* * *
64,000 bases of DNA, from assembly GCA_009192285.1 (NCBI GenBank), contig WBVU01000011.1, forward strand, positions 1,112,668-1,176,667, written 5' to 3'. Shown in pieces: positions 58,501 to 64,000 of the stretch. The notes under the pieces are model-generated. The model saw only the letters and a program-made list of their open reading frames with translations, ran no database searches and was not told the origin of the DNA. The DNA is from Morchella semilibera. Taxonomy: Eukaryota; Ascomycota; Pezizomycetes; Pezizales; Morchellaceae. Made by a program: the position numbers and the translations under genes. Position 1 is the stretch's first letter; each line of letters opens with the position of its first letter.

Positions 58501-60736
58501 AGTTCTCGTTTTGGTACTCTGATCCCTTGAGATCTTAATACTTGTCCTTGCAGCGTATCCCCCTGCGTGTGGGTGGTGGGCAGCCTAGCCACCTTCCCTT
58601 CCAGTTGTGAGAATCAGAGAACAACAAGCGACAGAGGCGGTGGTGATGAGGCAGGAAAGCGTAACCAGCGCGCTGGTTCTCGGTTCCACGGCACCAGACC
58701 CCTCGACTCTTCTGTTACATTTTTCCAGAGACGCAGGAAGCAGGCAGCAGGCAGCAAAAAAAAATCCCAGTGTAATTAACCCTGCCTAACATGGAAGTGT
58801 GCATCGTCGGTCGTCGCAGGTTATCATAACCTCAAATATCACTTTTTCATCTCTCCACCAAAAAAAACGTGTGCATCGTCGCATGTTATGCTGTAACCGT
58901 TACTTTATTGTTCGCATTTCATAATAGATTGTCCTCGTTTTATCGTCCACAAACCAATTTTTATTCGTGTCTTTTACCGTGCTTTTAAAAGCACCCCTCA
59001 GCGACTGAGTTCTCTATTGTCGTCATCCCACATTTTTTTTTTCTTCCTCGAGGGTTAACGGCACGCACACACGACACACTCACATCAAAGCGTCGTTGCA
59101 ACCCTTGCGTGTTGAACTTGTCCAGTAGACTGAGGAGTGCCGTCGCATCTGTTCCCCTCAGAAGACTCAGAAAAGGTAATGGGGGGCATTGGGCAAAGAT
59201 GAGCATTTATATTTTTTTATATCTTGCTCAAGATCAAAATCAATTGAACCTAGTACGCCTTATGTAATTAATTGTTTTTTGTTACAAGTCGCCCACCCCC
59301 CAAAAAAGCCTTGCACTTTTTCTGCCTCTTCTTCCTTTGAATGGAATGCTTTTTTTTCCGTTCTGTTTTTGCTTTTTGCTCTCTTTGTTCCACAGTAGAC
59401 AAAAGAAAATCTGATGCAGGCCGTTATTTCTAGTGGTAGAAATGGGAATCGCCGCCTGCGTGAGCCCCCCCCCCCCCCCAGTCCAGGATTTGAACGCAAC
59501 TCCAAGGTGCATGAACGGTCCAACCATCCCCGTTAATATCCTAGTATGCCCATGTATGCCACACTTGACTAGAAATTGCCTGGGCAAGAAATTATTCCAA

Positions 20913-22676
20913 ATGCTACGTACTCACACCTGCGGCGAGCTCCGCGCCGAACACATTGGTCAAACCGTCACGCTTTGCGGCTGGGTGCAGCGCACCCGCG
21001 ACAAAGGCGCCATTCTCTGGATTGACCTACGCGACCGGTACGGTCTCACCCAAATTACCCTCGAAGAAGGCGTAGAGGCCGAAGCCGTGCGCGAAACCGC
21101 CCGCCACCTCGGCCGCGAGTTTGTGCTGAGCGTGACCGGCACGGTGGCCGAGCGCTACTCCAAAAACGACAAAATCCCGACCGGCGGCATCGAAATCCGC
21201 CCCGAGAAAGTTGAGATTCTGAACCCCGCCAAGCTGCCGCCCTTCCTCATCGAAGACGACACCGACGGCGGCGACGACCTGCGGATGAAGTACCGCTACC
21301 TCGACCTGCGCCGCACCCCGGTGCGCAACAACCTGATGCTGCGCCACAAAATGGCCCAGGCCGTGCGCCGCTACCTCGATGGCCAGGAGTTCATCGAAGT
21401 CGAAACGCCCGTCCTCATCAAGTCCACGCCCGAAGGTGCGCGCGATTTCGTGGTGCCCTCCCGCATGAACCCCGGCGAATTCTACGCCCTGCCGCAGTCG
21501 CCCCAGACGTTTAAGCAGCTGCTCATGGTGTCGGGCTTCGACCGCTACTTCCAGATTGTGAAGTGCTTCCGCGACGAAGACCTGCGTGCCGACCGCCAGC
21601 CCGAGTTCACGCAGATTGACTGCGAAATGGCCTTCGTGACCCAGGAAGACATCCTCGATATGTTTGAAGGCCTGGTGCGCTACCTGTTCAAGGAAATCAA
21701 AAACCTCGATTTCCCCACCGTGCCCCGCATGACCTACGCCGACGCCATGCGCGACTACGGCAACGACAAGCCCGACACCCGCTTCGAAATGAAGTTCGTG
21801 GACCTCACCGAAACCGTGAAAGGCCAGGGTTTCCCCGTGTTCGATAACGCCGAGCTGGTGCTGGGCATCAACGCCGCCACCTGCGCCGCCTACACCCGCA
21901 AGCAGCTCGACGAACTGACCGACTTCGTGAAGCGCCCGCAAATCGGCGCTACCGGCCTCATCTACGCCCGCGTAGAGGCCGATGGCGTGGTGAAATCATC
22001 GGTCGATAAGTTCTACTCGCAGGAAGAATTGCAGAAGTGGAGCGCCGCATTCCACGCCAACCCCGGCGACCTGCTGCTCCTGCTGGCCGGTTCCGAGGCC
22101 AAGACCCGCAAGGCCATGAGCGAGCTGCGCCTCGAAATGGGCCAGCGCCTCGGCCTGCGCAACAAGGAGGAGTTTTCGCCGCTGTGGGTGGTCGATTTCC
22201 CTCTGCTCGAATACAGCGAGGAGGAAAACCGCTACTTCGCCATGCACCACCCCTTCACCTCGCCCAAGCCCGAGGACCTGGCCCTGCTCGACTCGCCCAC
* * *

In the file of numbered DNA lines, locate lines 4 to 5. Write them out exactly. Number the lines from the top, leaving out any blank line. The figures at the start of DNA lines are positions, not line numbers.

58601 CCAGTTGTGAGAATCAGAGAACAACAAGCGACAGAGGCGGTGGTGATGAGGCAGGAAAGCGTAACCAGCGCGCTGGTTCTCGGTTCCACGGCACCAGACC
58701 CCTCGACTCTTCTGTTACATTTTTCCAGAGACGCAGGAAGCAGGCAGCAGGCAGCAAAAAAAAATCCCAGTGTAATTAACCCTGCCTAACATGGAAGTGT